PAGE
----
Couponing class shares tips to help shoppers save

By Olivia Willoughby

Those useless coupons now have a purpose other than being stuffed in the bottoms of handbags and trash bins.

Kelly Champion, creator of Northern Illinois Couponing Moms held a class at 2 p.m. Feb. 4 at the DeKalb Public Library, 309 Oak Street. Their goal is to share couponing tips and help families save money.

Champion has couponed for 16 years and shared several mistakes people make when they try to coupon.

“People just collect a few and they’re getting at the bottom of the purse,” Champion said. “They have to get out of the purse, out of the house and into something.”

Letting coupons sit around the house is another mistake. Champion said people need to use them before they expire and when the item is on sale.

A big mistake people also make is not using coupons on things one does not need.

“If you can get something for free, even if you can’t use it, donate it,” Champion said.

Donating “free” items to churches give otherwise wasted coupons a purpose.

Prior to couponing, Champion said she spent $120 each week on groceries. Now, she spends between $42 and $48 each month.

“It’s because I coupon,” Champion said. “It allows me to focus on other things, like stocking up on meat.”

Getting coupons can be difficult, because Champion said some newspapers have 20-page booklets while others only have a few pages.

“The Tribune without a doubt is your best bet,” Champion said.

Going to stores one is comfortable with makes it easier. Champion said not to take on stores one has never visited.

Also, shop in the clearance aisles, not the main ones. Coupons can be used on clearance items, Champion said.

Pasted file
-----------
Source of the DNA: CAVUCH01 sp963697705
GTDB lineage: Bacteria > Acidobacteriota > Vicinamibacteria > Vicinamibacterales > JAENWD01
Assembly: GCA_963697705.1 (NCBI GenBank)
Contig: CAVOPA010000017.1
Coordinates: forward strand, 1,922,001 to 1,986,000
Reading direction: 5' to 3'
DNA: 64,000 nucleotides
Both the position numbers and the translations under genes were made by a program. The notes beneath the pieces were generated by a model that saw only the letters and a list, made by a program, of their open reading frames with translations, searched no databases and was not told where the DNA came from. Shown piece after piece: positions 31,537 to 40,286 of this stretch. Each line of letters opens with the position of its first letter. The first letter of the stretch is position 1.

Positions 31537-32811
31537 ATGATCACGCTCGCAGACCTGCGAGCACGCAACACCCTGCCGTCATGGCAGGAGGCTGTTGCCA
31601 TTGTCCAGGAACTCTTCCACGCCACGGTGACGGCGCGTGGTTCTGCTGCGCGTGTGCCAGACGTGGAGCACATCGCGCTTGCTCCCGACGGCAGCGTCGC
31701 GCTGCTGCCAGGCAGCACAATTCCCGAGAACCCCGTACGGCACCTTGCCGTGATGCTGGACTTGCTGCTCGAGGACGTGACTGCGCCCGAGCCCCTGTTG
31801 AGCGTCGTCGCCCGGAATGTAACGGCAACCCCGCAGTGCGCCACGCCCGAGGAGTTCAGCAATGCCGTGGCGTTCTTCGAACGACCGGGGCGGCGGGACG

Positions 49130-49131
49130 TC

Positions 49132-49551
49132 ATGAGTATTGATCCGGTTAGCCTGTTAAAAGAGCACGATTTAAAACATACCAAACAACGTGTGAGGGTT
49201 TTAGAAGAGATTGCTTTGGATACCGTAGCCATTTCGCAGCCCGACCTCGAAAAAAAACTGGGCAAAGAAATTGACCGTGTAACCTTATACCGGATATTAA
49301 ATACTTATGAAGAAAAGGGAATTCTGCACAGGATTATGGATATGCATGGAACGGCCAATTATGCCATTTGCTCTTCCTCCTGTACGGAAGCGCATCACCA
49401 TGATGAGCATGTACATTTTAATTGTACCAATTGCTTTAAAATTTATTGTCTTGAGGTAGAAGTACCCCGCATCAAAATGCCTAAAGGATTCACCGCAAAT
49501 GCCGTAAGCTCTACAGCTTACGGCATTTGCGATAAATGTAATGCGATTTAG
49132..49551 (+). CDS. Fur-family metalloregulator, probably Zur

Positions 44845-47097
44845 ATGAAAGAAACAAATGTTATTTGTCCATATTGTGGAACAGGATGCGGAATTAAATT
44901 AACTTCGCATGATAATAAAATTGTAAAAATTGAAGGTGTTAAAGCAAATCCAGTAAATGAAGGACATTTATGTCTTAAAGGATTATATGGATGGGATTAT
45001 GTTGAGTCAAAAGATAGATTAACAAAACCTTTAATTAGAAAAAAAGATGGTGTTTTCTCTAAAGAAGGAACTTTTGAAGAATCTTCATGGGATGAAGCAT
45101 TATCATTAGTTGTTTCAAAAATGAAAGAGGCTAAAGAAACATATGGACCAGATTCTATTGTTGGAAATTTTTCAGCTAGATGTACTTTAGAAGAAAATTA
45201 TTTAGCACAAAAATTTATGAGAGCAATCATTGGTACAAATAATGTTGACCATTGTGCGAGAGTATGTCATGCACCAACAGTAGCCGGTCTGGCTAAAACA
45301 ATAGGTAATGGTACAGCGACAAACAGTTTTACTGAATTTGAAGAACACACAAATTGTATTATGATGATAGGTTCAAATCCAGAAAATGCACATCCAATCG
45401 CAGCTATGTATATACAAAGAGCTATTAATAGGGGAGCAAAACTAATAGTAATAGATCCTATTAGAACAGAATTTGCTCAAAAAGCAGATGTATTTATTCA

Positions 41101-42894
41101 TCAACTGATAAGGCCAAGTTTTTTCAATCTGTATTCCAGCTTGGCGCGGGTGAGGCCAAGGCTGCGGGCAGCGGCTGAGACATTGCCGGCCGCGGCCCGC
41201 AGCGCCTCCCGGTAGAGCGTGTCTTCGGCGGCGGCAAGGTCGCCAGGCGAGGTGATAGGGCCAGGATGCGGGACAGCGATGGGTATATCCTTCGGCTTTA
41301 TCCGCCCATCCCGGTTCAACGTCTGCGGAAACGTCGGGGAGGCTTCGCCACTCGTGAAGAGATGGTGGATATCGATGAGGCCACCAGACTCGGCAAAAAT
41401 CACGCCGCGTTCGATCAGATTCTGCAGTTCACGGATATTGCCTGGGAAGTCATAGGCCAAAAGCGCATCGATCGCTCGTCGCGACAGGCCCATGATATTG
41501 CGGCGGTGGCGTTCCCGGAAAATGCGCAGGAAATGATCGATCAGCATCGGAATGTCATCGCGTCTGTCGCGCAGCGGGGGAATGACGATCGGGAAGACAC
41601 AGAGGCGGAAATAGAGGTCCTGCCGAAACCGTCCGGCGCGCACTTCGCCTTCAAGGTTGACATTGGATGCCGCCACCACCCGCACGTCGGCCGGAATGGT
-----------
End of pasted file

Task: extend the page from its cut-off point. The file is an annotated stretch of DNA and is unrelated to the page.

While she encourages to stock up on items, Champion said not to buy thousands of items or clear shelves like in TLC’s “Extreme Couponing”.

“Nobody needs 5,000 bottles of detergent,” Champion said. “It makes me crazy when the lady cleared a shelf. It took a lot for me not to yell at the TV.”

Champion encouraged creating a stash instead of a stockpile.

“It’s a corner of my laundry room,” Champion said. “I don’t have toilet paper under my daughter’s bed.”

At the end of the class, Champion gave away stacks of coupon booklets.

Donna Martin, research development specialist, said she enjoyed Champion’s class and wanted to get more into couponing.

“I have seen those extreme couponing shows and you don’t want to get in over your head with this stuff,” Martin said.

Edith Craig, public relations and programming coordinator for the library, also thought the class was beneficial, especially for those new to couponing.

“I like that she catered to our grocery stores, giving info about Schnuck’s and HyVee,” Craig said. “I coupon very minimally. I’ve clipped coupons for things I buy, which may change after this class.”

Champion said anyone can start couponing, including her 4-year-old daughter and her son who is currently in college.

“I encouraged him and his friends to start,” Champion said.

Despite meal plans and Huskie Bucks, students will eventually live on their own. Champion said learning how to use coupons now is important.

“There’s also personal supplies to get,” Martin said. “Couponing is for college students too.

Champion said she wanted to get a “college corner” started. Here, she can share coupons for college staples like microwavable food and easy recipes.

Champion’s website,, has several resources for those interested in couponing. It has couponing lingo and a Coupon 411 section for beginners unsure where to find coupons and how to start saving.